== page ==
#RVABizLaw Tip of the Day: Using a Letter of Intent to Jumpstart a Small Business Acquisition Deal

Buying or selling a small business is a process.  Before investing the time and expense of drafting a full-blown acquisition agreement, parties will often prepare a preliminary document, typically referred to as a letter of intent (also referred to as an “LOI”), outlining the key terms and conditions of the deal. The value of an LOI, while not typically a legally binding document (with some exceptions to protect confidentiality and exclusivity in certain situations), is that it provides a helpful roadmap  guiding the parties through the process to a successful closing and, at least symbolically, represents the parties’ “handshake” deal . Issues often addressed in an LOI for a small business acquisition include:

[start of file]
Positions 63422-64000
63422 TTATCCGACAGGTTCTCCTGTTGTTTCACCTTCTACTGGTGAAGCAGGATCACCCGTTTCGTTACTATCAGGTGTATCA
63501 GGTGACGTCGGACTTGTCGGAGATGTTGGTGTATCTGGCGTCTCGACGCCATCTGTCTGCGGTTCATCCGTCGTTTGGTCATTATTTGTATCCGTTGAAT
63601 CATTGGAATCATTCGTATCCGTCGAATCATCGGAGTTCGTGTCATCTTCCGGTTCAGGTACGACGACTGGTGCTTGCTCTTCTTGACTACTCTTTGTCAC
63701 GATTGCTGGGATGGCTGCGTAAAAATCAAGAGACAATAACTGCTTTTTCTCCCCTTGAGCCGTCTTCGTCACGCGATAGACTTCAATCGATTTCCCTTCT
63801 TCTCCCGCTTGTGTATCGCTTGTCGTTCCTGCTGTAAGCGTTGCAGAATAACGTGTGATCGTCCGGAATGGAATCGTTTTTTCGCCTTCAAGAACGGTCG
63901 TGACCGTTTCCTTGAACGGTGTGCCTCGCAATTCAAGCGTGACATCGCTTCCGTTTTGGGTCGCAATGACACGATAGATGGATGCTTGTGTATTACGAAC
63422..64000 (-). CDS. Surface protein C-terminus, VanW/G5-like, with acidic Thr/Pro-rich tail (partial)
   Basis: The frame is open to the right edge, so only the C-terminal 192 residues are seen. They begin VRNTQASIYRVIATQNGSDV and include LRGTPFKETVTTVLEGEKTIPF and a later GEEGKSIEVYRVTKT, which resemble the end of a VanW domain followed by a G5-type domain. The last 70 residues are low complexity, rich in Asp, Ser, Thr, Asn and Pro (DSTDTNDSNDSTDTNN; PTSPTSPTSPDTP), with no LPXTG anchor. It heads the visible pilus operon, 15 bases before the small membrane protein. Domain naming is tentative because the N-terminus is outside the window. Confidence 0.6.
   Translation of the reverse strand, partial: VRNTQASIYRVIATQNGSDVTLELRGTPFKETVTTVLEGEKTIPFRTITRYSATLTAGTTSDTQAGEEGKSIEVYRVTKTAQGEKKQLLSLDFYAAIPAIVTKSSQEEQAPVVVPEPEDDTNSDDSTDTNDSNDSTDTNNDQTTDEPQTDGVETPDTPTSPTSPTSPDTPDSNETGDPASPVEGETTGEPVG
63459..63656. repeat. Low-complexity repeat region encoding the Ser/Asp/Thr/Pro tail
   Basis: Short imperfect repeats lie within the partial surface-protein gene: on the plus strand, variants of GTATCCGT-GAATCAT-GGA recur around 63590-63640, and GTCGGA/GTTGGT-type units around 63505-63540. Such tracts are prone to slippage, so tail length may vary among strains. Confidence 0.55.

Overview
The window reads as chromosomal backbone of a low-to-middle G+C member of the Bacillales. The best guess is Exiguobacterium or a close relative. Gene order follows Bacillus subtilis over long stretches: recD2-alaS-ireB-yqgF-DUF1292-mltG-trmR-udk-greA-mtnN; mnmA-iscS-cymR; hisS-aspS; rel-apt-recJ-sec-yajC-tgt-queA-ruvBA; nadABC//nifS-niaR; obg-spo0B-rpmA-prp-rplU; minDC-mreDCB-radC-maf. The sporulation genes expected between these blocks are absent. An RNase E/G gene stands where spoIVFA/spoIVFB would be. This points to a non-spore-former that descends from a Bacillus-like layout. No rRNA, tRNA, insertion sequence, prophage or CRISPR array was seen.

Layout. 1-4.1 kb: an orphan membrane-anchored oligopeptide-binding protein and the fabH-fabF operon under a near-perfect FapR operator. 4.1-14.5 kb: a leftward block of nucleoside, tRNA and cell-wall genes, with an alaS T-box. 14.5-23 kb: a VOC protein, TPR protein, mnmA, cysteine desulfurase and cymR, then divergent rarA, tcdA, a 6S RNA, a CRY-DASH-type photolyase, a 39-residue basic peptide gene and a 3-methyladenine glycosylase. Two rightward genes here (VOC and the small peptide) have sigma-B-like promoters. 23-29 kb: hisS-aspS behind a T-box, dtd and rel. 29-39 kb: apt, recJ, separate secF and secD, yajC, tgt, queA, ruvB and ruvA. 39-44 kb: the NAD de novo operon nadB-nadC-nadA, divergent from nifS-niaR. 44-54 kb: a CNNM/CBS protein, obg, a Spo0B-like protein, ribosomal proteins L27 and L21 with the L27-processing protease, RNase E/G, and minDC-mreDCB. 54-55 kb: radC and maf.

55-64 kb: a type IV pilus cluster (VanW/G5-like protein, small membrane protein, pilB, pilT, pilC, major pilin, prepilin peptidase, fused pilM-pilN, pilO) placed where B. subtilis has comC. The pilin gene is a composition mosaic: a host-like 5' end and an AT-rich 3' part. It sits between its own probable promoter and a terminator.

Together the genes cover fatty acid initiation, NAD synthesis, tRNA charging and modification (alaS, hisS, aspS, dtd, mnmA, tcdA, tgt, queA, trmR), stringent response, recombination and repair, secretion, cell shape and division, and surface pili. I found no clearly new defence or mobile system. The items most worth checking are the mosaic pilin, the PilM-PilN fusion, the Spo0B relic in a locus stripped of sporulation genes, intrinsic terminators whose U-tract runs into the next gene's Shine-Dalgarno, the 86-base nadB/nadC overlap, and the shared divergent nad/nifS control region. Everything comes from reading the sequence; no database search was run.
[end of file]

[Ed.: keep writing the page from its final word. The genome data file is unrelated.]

1. Purchase Price
  2. Structure of the deal (asset sale vs stock sale)
  3. Payment terms
  4. Summary of assets included or excluded from the deal
  5. Real estate transfer or lease issues
  6. Employment or consulting agreement issues concerning the seller’s involvement with the business post-closing
  7. Restrictive covenant issues (noncompete, nonsolicitation)
  8. Confidentiality issues
  9. Exclusivity issues (no shop clause)
  10. Deposit/escrow payment requirements
  11. Due diligence issues (timing, scope of review)

This is not meant to be an exhaustive list because every deal is unique and, rest assured, there will always be unexpected obstacles to navigate before (or after) closing.  Still, a carefully drafted LOI can increase the probability that a successful deal ultimately will be consummated.  If you need assistance with your next small business acquisition or sale, reach out anytime.

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